6, 5, as indicated by the polar coordinates) spaced from the base point 0 by a distance r fully larger than the wavelength A, and designate a component in the direction of 0 in a radiation field adjacent to said point P as E,

and a component in the direction of as Eqiw. Then there will be established the following equations:

When the dipole antenna is positioned in the direction of x E =+Ax cos -cos E=--Ax sin When the dipole antenna is positioned in the direction of y E,,=Ay cos 6-sin 1: (2)

E=+Ay cos where Ax and Ay are constants associated with the distance OP( =r) Assuming Ay=jAx and that Ay is delayed 90 from Ax, then E +Ax cos (re- This in the case of 0:0, the electromagnetic field of a perpendicularly intersecting dipole antenna for transmission will assume a left-hand circularly polarized wave (right-hand rotation with respect to the direction in which the electromagnetic wave proceeds), and in the case of 0=1r a right-hand circularly polarized wave (left-hand rotation with respect to the direction in which the electromagnetic wave proceeds). In any of the leftand righthand circularly polarized waves and intermediate elliptical polarization, the average intensity of the electromagnetic field per unit time will be ]E]=|Ax[ /l-}-cos 0 (4) Thus the intensity of the electromagnetic field will vary only to an extent of /2:1 (3 db in the form of electric power received) at most according to changes in the direction in which the electromagnetic wave travels. Namely, if a flying vehicle is fitted with a transmission antenna consisting of a perpendicularly intersecting dipole, the respective poles of which differ 90 in phase but are excited with an equal amplitude, then variations in the intensity of the electromagnetic field of the received signal resulting from the changed attitude of a flying vehicle will not exceed 3 db.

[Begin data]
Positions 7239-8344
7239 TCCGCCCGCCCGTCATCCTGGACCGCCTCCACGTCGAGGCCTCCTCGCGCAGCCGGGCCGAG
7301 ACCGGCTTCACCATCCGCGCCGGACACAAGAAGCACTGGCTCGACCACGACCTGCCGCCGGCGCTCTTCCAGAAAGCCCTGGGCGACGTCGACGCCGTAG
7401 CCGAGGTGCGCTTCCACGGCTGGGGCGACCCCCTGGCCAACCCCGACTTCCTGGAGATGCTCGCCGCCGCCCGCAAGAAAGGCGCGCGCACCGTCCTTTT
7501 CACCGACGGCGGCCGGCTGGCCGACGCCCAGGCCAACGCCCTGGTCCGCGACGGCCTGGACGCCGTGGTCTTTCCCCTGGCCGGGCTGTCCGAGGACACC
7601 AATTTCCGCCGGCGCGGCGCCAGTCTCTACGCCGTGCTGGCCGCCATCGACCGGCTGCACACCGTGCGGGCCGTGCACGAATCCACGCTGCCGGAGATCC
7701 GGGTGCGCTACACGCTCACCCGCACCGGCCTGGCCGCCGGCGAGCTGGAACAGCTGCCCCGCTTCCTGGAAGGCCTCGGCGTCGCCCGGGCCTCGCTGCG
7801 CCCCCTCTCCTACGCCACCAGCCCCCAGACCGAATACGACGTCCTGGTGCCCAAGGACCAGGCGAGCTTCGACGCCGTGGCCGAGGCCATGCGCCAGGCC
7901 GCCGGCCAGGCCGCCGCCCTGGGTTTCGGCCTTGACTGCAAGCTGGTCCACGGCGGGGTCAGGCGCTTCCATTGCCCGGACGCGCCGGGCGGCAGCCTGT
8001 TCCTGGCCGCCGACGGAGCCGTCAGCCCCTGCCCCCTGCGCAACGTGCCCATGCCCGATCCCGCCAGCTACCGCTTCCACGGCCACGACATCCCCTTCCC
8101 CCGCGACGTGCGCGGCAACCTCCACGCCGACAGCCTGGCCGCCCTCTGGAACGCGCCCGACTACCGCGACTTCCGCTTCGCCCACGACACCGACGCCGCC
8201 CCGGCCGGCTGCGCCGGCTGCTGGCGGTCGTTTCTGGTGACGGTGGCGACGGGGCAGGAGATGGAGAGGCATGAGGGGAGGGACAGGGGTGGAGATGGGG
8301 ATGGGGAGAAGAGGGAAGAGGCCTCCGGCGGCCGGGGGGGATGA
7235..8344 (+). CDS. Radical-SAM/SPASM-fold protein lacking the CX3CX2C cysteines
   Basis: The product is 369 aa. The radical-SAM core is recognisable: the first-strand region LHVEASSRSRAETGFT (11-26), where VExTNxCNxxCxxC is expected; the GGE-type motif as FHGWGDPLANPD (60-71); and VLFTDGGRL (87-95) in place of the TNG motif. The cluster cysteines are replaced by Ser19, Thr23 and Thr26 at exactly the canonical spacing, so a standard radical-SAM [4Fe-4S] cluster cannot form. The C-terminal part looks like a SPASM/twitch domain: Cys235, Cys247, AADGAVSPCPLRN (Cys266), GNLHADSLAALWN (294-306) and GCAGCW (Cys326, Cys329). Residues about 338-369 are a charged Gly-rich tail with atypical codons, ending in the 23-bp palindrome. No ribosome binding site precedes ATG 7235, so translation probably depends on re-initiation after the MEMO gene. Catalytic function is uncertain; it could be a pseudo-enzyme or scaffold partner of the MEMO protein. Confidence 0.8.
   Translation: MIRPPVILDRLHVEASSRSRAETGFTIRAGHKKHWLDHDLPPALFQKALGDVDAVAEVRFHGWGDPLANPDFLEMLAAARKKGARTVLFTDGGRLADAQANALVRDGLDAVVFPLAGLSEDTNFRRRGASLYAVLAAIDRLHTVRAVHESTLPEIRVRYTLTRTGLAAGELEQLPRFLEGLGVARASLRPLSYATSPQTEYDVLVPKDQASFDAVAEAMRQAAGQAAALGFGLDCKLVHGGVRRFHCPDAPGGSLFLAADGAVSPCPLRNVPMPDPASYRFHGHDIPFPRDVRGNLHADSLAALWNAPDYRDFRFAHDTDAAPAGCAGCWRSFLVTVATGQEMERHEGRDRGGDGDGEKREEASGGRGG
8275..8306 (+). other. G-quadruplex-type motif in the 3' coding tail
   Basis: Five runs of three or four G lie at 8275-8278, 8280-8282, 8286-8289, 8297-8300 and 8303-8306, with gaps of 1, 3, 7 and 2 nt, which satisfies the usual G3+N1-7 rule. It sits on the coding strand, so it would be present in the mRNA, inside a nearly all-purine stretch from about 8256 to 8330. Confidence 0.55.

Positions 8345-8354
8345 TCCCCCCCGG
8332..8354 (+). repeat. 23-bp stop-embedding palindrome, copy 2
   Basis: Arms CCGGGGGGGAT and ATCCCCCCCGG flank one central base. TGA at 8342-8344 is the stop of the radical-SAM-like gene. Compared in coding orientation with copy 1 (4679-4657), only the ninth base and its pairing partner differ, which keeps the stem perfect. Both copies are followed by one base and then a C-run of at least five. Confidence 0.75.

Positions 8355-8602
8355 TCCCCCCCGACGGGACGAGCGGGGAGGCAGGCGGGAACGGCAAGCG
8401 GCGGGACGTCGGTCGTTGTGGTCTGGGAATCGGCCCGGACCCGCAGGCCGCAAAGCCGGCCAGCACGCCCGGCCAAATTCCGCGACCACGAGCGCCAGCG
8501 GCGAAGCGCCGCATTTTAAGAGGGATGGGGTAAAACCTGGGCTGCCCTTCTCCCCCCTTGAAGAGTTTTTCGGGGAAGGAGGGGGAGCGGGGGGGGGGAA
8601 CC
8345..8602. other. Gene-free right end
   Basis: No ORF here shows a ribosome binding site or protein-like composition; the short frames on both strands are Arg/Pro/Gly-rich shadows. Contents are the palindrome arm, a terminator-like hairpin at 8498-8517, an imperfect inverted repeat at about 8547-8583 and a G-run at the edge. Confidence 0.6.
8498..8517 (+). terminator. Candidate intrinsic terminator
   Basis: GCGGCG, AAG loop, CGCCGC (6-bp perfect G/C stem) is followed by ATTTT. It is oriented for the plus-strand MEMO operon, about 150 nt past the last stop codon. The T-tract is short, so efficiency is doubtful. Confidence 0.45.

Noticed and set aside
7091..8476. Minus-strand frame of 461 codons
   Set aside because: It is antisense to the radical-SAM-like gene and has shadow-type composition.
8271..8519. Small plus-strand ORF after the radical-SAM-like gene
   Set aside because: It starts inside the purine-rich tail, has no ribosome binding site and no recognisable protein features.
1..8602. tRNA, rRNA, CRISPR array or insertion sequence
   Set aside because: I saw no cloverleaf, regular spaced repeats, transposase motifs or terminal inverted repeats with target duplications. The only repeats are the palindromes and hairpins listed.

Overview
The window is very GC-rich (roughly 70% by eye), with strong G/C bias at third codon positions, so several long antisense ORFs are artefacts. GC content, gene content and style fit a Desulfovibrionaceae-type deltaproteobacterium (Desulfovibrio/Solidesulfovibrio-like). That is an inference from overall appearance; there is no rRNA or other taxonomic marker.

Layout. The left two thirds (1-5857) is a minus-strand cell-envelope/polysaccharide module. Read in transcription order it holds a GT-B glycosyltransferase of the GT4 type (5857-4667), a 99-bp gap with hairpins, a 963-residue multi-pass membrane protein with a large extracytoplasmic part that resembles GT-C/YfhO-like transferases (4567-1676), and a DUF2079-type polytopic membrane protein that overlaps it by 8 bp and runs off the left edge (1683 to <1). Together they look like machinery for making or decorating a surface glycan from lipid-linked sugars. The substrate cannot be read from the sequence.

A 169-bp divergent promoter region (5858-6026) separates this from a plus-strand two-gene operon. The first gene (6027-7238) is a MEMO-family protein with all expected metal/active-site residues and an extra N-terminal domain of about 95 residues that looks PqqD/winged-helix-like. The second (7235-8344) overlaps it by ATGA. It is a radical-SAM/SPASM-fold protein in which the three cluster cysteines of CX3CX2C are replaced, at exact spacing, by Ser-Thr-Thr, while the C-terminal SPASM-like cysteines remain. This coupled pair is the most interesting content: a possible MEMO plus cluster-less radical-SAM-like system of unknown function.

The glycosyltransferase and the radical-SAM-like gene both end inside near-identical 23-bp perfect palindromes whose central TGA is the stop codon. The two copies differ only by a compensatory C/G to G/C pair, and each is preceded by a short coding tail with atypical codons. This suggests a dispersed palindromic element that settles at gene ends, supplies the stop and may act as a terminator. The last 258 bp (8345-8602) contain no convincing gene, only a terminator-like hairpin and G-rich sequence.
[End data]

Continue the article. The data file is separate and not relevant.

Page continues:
In the case of Ay=jAx, the electromagnetic field on the ground of signals issued from a flying vehicle is hereinafter represented by the Equation 3 which is regarded as a radiation electromagnetic field of signals transmitted from the circular polarization antenna for transmission carried by a flying vehicle. A unit vector in the direction of the axis z is denoted by P as shown in FIG. 1. The ground receiving antenna is supposed to consist of a perpendicularly intersecting dipole antenna comprising a group of dipoles, one of which is disposed in the direction of the elevation and the other of which is positioned in the direction of the azimuth, or a Yagi (trade name) antenna. When signals are issued from a circular polarization antenna fitted to a flying vehicle and displaying an attitude vector represented by P as shown in FIG. 2A, the polarization characteristics of the electromagnetic waves received at a point P on the ground are represented in FIGS. 2B, 2C and 2D. As seen from FIG. 1 and the Equation 3, the received electromagnetic wave will assume an elliptical polarization form which has a shorter axis in the direction in which the plane defined by the antenna at the receiving point disposed in the direction of elevation and the antenna at said point positioned in the direction of the attitude intersects the plane defined by the azimuth vector P displayed by the transmission antenna on a flying vehicle and the radial vector r. The ratio of the lengths of the longer and shorter axes of said elliptical polarization (the ratio of elliptical polarization) is equal to cos 0. Accordingly, if measurement is made of the angle 1/ defined by the direction of the shorter axis of the elliptical polarization with the antenna positioned in the direction of azimuth, the ratio cos 6 of the elliptical polarization and the direction in which the elliptical polarization rotates, then it is possilbe to detect the relative attitude of the flying vehicle antenna with respect to the ground receiving antenna.